The second key aspect of the new business structure is focusing on customer needs by growing the company’s technical support capability and increasing the availability of more comprehensive service plans.
“The emphasis on service has always been a critical component to providing our customers with innovative, high-quality products,” Plechaty says.
Service means less downtime
Ric Kurlinski, customer support services manager for CMI/DoAll Sawing Products, believes unnecessary interruptions to production can be minimized by performing regular scheduled maintenance on sawing machines.“
We’re addressing the situation by adding a larger selection of comprehensive service plans,” Kurlinski says.
Some customers’ needs in the service area may be more limited than others. Those with a standard saw may not want anything other than the traditional warranty and installation.
“The more automated, numerically controlled saws are more complex,” Kurlinski says. “The customer might prefer a more comprehensive service package that allows them to address any issue they’re experiencing with a single phone call. We’re responding to the voice of the customer by tailoring our service to what it is they would like to see.”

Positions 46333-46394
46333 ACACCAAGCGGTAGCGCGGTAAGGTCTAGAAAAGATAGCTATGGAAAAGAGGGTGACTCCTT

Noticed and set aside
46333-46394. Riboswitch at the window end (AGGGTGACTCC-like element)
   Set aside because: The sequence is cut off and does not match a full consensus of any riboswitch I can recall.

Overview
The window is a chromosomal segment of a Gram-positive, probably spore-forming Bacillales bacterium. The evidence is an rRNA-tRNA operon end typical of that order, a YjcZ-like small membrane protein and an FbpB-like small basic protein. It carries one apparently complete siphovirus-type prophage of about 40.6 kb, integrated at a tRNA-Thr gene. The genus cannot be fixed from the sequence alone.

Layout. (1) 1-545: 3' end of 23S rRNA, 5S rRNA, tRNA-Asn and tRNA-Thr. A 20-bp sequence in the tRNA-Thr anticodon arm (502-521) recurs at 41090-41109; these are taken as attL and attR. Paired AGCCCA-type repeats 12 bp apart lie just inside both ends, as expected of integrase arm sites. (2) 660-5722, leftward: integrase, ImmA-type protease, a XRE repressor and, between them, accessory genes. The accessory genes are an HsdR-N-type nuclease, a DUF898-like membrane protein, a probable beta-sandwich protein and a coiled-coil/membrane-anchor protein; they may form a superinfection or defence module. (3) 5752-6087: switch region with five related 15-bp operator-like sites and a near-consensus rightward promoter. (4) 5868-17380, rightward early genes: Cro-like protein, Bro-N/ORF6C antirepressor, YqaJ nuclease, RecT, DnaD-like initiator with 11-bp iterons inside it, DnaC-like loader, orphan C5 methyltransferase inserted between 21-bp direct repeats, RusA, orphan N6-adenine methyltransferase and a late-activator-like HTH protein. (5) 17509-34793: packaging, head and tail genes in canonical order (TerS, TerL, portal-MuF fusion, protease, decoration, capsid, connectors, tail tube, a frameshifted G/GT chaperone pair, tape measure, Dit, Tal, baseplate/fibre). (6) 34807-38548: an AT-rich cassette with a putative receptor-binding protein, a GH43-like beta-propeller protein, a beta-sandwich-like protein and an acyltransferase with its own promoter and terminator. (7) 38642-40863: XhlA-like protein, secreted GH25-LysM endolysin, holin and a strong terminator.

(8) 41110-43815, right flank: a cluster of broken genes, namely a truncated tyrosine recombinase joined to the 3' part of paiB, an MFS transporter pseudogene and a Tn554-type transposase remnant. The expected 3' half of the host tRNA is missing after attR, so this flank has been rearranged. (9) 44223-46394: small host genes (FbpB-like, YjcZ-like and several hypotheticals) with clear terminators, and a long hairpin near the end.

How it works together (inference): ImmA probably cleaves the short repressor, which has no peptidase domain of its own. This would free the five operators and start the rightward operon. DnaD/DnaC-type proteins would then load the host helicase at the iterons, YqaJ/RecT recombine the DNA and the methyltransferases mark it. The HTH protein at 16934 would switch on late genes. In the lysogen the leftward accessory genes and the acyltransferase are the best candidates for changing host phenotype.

This means offering a broad menu of service options including technical support agreements for customers that want to take care of the maintenance repair themselves but may need personal, technical support from time to time over the phone. Other options include new preventative maintenance agreements for customers that want technicians to come in for complete maintenance checks once, twice, four times a year – or as often as they feel the need. To that end, DoAll has developed a predictive maintenance chart that estimates when each machine requires preventive maintenance to help prevent downtime.